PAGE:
Prague and Tongue

      by Karina van Berkum

Like Tongue, the word
Prague is spelled
for its swollen center

and placement,
which snakes before
it stalls.

This winter I hid inside
both for a while
while the leadfaced

neighbors worked fast
on their own
obsessions. Alone,

I learned to be in love
with neither town
nor appendage,

whose shining, wasted
forms ache against
one another:

Prague from Tongue
in a moment of silent
lunacy, say,

and Tongue sitting wet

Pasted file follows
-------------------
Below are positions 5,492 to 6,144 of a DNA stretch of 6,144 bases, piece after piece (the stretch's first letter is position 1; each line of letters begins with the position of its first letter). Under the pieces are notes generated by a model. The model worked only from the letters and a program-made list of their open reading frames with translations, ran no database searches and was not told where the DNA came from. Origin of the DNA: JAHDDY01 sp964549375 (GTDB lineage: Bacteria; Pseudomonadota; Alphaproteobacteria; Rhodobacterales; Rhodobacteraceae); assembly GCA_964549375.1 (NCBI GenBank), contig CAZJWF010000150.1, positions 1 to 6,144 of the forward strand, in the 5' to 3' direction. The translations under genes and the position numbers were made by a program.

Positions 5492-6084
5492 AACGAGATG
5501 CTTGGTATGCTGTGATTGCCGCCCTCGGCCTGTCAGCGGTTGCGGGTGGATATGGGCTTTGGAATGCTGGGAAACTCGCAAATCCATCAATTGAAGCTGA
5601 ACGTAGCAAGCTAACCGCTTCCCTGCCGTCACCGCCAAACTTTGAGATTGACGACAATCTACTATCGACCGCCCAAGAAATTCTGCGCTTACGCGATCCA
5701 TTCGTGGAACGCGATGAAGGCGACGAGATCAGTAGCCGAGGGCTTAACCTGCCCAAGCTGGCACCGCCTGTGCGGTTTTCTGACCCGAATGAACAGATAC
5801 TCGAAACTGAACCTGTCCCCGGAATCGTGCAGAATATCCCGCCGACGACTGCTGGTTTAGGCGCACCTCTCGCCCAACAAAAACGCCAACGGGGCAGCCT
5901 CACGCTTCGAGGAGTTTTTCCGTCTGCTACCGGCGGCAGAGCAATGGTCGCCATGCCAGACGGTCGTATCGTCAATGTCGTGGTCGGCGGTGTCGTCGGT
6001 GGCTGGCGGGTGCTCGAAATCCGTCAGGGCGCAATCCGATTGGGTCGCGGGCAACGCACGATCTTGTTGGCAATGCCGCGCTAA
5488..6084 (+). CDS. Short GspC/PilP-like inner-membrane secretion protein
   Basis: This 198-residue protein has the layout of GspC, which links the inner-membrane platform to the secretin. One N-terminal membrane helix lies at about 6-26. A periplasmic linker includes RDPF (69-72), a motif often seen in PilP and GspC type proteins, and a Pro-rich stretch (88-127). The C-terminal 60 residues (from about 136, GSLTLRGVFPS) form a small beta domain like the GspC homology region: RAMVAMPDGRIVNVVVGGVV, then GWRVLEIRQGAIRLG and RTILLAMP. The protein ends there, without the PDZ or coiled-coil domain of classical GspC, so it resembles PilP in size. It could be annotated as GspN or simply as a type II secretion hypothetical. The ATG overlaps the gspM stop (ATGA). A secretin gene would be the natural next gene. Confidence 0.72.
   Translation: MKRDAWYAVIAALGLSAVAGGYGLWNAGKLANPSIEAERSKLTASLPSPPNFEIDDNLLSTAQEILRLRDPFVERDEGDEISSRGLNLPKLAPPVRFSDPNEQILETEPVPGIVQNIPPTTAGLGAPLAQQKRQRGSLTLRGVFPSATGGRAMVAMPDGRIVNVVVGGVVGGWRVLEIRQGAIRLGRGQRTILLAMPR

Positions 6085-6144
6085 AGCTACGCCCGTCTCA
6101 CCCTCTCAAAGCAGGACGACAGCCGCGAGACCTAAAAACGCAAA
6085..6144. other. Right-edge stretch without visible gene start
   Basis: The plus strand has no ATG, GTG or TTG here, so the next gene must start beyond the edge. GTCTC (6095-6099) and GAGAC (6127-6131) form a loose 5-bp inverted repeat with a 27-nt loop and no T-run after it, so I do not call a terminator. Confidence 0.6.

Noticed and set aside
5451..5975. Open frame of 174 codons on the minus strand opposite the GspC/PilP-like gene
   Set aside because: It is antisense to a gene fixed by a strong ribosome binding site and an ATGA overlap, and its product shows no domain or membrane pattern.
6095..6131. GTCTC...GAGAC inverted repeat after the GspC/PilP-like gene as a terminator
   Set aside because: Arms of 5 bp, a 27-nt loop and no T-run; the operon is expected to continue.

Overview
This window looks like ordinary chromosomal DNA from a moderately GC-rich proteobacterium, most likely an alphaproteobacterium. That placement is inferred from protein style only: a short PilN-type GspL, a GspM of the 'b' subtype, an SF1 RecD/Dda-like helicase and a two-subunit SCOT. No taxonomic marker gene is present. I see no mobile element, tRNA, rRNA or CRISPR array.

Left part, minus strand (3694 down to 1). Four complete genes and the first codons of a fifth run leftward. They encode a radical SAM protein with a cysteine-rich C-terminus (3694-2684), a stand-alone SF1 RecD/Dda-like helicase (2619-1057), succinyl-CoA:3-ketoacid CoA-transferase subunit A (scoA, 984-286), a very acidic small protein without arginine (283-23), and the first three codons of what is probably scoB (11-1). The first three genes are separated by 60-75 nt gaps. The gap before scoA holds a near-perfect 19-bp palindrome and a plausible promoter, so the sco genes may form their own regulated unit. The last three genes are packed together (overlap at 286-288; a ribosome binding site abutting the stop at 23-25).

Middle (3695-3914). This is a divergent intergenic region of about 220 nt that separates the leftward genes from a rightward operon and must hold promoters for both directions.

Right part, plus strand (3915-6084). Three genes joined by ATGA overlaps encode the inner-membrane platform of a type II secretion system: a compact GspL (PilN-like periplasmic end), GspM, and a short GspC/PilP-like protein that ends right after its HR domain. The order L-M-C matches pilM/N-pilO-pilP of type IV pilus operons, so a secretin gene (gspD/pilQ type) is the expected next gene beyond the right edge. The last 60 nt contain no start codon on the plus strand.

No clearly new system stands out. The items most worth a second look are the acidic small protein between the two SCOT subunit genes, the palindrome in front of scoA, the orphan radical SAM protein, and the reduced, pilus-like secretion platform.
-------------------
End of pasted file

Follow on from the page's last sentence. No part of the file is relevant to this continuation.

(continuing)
in a gray station,
dying to go.

Poet Karina van Berkum is from a beautiful small town in New Hampshire but is currently teaching (and being taught by) kindergartners in Slovakia. Her poem “When You Say, ‘Pass the Red Spray Paint’”was published in Autumn Sky Poetry while she was an undergraduate student at Emerson College in Boston. She loves language, coffee, and Barbra Streisand.

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